For 2011, Cube have put their efforts into a redesign of their All Mountain System bikes. Each travel segment includes a range of prices – the Race is second in the 130 line-up, with the Pro and Team below and SL above it.
Ride & handling: Decent trail bike that offers impressive value for money
The AMS 130 Race has a 110/130/150mm TALAS fork supplied specially by Fox Racing Shox. The idea is that the 130mm setting, matching the rear travel, is the default, with shorter and longer settings available.
We used the 150mm position mostly, dropping it to 130mm for sustained climbing. It’d be ﬁne with a ﬁxed 150mm fork though; the Cube is well mannered on all but the steepest climbs, and the slightly slacker front end resulting from the longer fork is more engaging on the descents.
Four-bar rear ends tend to be fairly vice-free performers, and Cube’s is no exception. It’s linear through the stroke, giving ready access deep into the travel. That’s good in some situations, but it can be wallowy. Fighting that tendency is a bit more chain growth (which leads to pedal kickback) than some bikes.
The AMS 130 looks like the trail rider’s pick of the range on paper, and the 150mm fork option is a very good bit of thinking. We rode the AMS 150 alongside the 130 and feel the 130 is a better bet – with the fork at 150mm, the geometry is nigh-on identical, but doing without that 20mm of rear travel saves you over a pound in weight.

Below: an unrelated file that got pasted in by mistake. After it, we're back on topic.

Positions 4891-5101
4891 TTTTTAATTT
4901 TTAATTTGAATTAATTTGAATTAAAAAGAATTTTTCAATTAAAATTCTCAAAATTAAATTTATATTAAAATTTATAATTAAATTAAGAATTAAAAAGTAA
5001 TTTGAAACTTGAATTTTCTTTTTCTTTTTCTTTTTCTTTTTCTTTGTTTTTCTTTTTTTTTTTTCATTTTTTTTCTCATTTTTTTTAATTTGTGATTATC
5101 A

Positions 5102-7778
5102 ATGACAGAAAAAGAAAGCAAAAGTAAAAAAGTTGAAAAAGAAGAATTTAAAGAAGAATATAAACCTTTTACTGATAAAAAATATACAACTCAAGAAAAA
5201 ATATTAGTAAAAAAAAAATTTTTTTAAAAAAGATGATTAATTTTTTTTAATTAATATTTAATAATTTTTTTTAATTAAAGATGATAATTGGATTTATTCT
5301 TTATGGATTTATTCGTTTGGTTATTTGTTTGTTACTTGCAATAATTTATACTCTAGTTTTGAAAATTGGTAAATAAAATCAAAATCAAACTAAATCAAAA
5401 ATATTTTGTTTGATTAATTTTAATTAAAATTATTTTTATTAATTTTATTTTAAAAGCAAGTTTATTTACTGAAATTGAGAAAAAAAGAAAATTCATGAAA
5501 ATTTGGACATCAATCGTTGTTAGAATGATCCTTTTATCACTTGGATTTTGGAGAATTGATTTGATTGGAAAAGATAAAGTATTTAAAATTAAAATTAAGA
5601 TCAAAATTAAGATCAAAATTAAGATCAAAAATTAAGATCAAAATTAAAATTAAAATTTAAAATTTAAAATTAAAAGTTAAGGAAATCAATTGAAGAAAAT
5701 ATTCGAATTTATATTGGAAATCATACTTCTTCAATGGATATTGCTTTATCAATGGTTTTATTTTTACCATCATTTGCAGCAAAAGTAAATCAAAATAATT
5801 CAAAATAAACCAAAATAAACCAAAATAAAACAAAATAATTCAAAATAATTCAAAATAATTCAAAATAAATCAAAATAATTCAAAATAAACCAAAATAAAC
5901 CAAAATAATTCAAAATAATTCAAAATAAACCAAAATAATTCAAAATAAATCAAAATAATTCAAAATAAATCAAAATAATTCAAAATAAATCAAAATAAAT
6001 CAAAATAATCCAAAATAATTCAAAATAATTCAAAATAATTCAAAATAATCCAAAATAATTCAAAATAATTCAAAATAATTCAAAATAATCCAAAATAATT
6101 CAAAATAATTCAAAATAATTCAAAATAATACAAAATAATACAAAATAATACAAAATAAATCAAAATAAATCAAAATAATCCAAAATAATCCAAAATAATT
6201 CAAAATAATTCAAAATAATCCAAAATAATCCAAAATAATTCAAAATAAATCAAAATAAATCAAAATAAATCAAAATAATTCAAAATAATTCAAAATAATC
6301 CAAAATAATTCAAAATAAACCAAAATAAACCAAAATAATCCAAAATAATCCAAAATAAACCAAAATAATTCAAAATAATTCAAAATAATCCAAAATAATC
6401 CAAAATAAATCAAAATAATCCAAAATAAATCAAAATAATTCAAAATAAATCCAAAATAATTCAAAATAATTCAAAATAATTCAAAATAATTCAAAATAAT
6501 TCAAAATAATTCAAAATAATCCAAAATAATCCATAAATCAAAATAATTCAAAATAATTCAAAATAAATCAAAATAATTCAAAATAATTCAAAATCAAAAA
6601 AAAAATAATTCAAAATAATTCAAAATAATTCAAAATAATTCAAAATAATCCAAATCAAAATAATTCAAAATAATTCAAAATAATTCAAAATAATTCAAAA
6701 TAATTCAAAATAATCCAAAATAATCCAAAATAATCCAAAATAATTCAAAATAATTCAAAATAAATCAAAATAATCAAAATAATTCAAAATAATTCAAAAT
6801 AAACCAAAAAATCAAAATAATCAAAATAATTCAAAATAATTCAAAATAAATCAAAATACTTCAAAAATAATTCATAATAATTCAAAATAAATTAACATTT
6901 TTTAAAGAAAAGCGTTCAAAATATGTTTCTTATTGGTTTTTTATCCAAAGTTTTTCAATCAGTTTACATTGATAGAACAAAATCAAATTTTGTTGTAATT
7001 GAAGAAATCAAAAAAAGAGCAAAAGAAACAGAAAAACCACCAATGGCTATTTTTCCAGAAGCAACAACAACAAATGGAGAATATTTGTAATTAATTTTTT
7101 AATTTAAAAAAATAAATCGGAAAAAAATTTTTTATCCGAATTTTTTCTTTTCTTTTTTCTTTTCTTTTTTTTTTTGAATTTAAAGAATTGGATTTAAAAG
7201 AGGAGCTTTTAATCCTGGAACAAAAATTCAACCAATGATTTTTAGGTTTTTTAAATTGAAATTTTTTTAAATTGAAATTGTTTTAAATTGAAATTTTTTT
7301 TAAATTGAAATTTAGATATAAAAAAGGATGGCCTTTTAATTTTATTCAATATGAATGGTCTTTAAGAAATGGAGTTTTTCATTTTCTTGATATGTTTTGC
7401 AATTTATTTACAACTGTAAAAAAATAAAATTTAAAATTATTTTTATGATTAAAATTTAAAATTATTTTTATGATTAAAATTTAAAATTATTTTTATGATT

X12 thru-axle rear end delivers a useful stiffness boost: x12 thru-axle rear end delivers a useful stiffness boost Dan Milner
Frame & equipment: Revised rear suspension plus great fork for the money
There’s a tapered head tube up front for a 1.5/1.125in steerer. Top and down tubes are extensively shaped, with roughly triangular cross-sections. The down tube has substantial ﬂares at both ends, increasing weld area at the head tube and bottom bracket junctions.
The bottom bracket is made in two halves, and incorporates the main swingarm pivot. The two-piece construction allows Cube to machine out material from the inside of the forged halves before welding them together.
Thanks to Specialized’s control of the US patent for chainstay pivots, such pivots are a rarity from US manufacturers. There’s no restriction on bikes sold outside the US, allowing Cube free rein to put together traditional four-bar bikes.
Cube have also revised the rear suspension, tweaking the positions of pivots and adjusting stay and linkage lengths on different sizes of bike, compensating for the fact the rocker has to be in a different place on smaller frames. The chainstay pivots are clevis-style items, positioned further from the rear axle than many four-bar setups.
At £2,299, you’re getting a good deal – the Fox fork in particular is a notch above what you might expect for the money. The 20in bike we tested looks a bit gawky – although the standover is an inch lower than the 2010 AMS, it’s still a tall bike. The 18in looks better proportioned, but watch the sizing – the 130 is on the short side in the top tube.
Four-bar rear end with forged rocker link yields a linear suspension feel: four-bar rear end with forged rocker link yields a linear suspension feel Dan Milner